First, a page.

More disturbingly, those who show symptoms of COVID-19 are denied appropriate medical treatment, testing, or hospitalization, significantly increasing the likelihood of infecting other prisoners as well as staff. For instance, Server Mustafayev, a Crimean Tatar prisoner of conscience and the coordinator of the civil society organization “Crimean Solidarity” was denied any meaningful medical attention or hospitalization, even though he was suffering from a dry cough and breathing difficulties with a fever and temperature of 39.3 °C (102.7 °F). Instead, he was forced to appear in a court hearing and is still being kept in a pre-trial detention cell with other detainees.

The situation in eastern Ukraine is even worse. Conditions in the detention centers in the DPR and LPR would test the strength of a healthy person in the best of times. The latest report on Ukraine by the U.N. Office of the High Commissioner for Human Rights (OHCHR) tells its own shocking story of intentional cruelty and neglect — torture and ill-treatment including beatings, stress positions, electric shocks, asphyxiation, sexual violence, deprivation of water, food, sleep, or access to a toilet (para. 69).

Only recently, more than 100 civil society organizations worldwide appealed for international intervention to help prevent the spread of COVID-19 in the prisons of Ukraine’s occupied territories. Aside from these horrendous acts outlined by the U.N. human rights commissioner, cells lack light and are overcrowded, lack proper heating and sanitation, and are overflowing with sewage and vermin (including insects and rats). Ordinarily, detainees rely on their relatives for food and medication, but due to COVID-19 movement restrictions, family members are no longer able to access detention centers (see here and here).

In light of this systematic ill-treatment and the fact that ICRC and U.N. officials are still not provided access to detained persons held in official (let alone unacknowledged) detention centers, there is nothing to suggest that there will be any change in the near future, let alone anything resembling adequate medical protection from the spread of this pernicious infection.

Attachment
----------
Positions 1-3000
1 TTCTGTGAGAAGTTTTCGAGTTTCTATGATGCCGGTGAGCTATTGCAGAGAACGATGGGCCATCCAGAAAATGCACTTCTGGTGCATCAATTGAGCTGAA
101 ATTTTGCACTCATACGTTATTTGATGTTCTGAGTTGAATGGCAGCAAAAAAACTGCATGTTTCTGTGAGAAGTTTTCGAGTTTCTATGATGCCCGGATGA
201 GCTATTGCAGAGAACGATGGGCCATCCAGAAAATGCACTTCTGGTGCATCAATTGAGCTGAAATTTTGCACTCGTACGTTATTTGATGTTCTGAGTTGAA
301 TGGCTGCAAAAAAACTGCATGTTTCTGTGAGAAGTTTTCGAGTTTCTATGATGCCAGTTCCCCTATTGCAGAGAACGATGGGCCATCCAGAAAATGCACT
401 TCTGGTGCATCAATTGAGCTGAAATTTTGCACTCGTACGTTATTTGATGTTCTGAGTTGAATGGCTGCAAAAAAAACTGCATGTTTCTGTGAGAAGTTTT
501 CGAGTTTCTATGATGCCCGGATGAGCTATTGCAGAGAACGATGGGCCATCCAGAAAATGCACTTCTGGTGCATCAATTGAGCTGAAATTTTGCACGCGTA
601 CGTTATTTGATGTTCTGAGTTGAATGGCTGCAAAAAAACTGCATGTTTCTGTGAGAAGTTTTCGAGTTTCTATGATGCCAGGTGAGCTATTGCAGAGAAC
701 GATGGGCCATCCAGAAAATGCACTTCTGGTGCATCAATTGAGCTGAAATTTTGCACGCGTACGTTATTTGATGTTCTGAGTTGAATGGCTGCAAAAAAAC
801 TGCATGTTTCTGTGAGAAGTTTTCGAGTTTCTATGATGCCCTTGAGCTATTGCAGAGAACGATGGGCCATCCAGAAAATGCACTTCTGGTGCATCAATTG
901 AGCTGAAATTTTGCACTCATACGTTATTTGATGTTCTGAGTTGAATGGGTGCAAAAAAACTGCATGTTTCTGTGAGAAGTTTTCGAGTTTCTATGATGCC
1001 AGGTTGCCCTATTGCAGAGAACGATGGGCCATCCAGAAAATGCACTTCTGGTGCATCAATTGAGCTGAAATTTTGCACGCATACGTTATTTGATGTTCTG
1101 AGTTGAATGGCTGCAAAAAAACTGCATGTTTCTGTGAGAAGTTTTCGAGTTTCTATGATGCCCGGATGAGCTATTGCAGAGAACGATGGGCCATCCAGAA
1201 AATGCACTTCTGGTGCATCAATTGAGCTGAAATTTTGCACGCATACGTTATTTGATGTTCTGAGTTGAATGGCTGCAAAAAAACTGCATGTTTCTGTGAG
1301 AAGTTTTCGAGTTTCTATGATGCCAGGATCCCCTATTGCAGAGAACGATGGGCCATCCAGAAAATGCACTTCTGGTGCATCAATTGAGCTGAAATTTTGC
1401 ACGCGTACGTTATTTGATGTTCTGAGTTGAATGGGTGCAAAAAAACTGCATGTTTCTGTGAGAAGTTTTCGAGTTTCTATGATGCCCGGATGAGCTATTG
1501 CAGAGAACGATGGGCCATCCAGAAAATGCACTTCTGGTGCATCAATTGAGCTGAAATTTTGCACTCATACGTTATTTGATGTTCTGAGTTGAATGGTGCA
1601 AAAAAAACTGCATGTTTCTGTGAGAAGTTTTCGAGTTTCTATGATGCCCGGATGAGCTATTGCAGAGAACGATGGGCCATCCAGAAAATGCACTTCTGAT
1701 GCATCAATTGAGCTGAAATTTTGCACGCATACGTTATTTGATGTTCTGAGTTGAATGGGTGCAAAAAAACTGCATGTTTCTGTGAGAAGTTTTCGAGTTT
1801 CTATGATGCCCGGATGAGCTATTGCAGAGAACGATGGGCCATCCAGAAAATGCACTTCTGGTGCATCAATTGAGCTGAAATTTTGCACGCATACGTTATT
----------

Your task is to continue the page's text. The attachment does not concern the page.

Conclusion

There is little to suggest that Russia will accept or respect binding IHL obligations clearly mandating firm and decisive action to protect the health of populations in occupied Ukrainian territories. Indeed, the last five years of occupation have led to a range of IHL violations, some of which may amount to war crimes.

This rather gloomy assessment is not intended to inspire despair, but rather to reinforce the pressure that will be needed to achieve constructive change before it is too late. Common Article 1 of the Geneva Conventions, as interpreted by the International Court of Justice (see para. 158), requires every State Party, whether or not it is a party to a specific conflict, to ensure that the provisions of these instruments are complied with. As discussed above, Russia is obliged to provide adequate health care and medical supplies to the populations of Crimea and eastern Ukraine to counter the COVID-19 pandemic or, if unable to do so, reach agreements with other States or impartial organizations such as the ICRC to allow and facilitate the provision of appropriate medical assistance to these territories.

Compliance has its advantages for the Russian Federation as well. By strengthening its COVID-19 response and meeting its obligations under international law, Russia can avoid a full-blown epidemic within the territories it occupies. Not only would this be useful in the protection of its own territory from the coronavirus, it would also boost its credibility as part of the international community.

Time may be running out and, as we have seen throughout the world, action taken early and decisively remains the best protection against the spread of the virus and to ultimately save lives.

Image – Russia-backed separatists, wearing protective masks against the novelcorona virus, COVID-19, and who were jailed in the Ukraine, wait during a prisoner exchange at the Mayorske checkpoint in Donetsk region, eastern Ukraine, on April 16, 2020. – Ukraine’s government on April 16, 2020, swapped prisoners with Russia-backed separatists in the war-torn east of the country, ahead of Orthodox Easter celebrations. Twenty people who had been held captive in two breakaway regions were handed to the government, Kiev said. Separatists took back 14 prisoners but three others refused to return, Ukrainian President Volodymyr Zelensky’s office told AFP. (Photo by YEVGEN HONCHARENKO / AFP) (Photo by YEVGEN HONCHARENKO/AFP via Getty Images)

 

About the Author(s)

Wayne Jordash

Managing Partner of Global Rights Compliance LLP

Uzay Yasar Aysev

Legal Consultant at Global Rights Compliance LLP

Anna Mykytenko

Legal Consultant at Global Rights Compliance LLP